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Small reviewer biases can have a large effect on grant application outcomes, according to a new study available online at Research Policy.

The Children's Hospital of Philadelphia's Theodore Eugene Day developed a computer simulation of the peer review process and generated a set of 2,000 grant applications, half from preferred class and half from non-preferred class investigators. Three computer-generated reviewers then scored each grant, and those scores together with the funding line determined whether or not the application was funded.

While Day assigned an intrinsic quality to each of the simulated applications, he also introduced randomness into the reviewers' scores to better match real-world variations. The intrinsic quality of the simulated applications was largely matched between the groups.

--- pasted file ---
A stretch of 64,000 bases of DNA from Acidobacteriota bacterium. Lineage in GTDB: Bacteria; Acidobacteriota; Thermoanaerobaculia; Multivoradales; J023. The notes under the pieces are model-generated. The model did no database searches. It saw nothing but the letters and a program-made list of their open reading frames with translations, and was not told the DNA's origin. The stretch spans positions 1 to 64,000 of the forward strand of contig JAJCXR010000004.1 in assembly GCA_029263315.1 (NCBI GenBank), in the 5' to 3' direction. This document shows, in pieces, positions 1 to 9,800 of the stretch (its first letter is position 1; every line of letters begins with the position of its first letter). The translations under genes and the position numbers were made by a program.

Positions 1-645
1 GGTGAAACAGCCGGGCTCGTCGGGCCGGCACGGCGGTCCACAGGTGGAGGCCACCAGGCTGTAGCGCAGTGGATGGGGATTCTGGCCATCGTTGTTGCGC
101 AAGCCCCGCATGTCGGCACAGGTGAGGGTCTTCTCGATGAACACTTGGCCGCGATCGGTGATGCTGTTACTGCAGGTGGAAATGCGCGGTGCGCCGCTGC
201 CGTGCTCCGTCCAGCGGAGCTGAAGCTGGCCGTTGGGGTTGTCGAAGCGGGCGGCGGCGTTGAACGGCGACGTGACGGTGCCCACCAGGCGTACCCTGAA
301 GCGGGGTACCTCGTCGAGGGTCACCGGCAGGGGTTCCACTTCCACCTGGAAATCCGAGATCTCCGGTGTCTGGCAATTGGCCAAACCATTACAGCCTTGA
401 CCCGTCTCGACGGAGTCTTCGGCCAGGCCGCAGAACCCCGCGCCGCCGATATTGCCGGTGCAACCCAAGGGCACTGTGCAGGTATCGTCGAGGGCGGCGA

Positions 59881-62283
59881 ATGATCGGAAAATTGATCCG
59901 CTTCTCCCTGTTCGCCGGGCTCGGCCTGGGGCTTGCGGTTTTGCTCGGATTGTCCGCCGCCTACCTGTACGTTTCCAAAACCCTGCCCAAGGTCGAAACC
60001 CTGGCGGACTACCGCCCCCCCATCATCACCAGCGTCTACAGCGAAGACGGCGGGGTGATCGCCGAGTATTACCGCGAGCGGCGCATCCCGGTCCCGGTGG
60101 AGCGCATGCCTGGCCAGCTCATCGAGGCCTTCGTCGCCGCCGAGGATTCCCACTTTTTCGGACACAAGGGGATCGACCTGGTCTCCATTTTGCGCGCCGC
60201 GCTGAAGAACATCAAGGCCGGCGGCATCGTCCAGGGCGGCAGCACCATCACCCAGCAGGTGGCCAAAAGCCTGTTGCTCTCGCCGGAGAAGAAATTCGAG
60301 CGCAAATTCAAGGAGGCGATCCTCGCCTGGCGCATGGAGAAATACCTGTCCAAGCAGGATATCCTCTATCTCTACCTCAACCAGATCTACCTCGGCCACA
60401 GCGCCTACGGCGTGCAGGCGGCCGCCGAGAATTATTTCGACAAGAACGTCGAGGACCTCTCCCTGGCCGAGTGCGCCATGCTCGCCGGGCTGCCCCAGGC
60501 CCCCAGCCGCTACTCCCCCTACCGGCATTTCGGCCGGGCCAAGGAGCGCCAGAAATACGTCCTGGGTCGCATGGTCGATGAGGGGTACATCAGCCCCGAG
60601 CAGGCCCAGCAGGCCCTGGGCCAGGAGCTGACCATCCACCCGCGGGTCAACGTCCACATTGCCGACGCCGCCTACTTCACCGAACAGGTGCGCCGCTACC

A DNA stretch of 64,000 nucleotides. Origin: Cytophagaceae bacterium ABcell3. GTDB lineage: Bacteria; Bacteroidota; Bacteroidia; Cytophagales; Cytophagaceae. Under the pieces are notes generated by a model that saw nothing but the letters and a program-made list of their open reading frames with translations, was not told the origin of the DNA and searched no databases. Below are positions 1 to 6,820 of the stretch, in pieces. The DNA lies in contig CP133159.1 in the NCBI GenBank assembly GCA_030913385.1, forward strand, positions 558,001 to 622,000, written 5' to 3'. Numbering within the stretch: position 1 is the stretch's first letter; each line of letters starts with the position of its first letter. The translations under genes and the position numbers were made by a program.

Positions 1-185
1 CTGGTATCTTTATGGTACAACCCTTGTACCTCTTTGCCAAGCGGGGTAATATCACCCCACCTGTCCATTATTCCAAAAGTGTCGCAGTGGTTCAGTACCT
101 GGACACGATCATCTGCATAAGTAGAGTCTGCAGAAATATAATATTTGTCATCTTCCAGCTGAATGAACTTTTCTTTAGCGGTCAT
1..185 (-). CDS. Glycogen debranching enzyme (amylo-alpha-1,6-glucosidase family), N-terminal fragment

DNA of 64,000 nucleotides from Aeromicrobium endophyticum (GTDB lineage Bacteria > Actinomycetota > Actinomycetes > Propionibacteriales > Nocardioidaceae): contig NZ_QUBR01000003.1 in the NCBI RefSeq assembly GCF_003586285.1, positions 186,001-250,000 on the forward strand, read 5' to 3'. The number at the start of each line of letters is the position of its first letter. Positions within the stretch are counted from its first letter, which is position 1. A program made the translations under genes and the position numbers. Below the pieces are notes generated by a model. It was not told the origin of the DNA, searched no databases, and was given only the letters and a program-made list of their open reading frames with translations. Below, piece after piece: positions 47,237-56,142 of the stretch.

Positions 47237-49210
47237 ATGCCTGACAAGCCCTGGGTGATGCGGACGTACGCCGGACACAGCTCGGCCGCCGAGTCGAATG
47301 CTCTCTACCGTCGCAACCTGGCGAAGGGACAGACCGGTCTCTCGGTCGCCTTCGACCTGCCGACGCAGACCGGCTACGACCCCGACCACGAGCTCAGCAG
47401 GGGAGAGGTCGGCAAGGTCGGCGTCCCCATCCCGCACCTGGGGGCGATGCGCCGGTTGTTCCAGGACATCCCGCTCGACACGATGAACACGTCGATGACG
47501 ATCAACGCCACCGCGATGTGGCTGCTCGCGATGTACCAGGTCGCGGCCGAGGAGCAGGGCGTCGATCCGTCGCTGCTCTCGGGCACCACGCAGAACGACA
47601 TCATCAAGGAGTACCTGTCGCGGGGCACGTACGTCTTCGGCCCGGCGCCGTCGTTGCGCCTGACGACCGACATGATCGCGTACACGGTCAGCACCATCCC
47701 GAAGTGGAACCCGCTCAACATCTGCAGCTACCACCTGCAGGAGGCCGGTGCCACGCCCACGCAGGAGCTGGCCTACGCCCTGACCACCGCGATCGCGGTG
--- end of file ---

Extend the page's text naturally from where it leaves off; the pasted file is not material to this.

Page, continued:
He also then varied the number of reviewers that exhibited bias and the extent of that bias. When the bias reduced the scores of non-preferred investigators by 2.8 percent, Day began to see statistically significant differences in funding decisions. A 3.7 percent reduction in scores for non-preferred investigators led to the funding of 118 preferred-class investigators and 82 non preferred-class investigators.

ScienceInsider notes that this boils down to non-preferred investigators having to submit better quality grants to receive funding, while preferred investigators can get lower quality grants funded.

"It shows how systemic bias against any group translates into fewer dollars and cents to [a scientist] belonging to that group, irrespective of other factors," the University of Hawaii, Manoa's Hope Jahren tells ScienceInsider.

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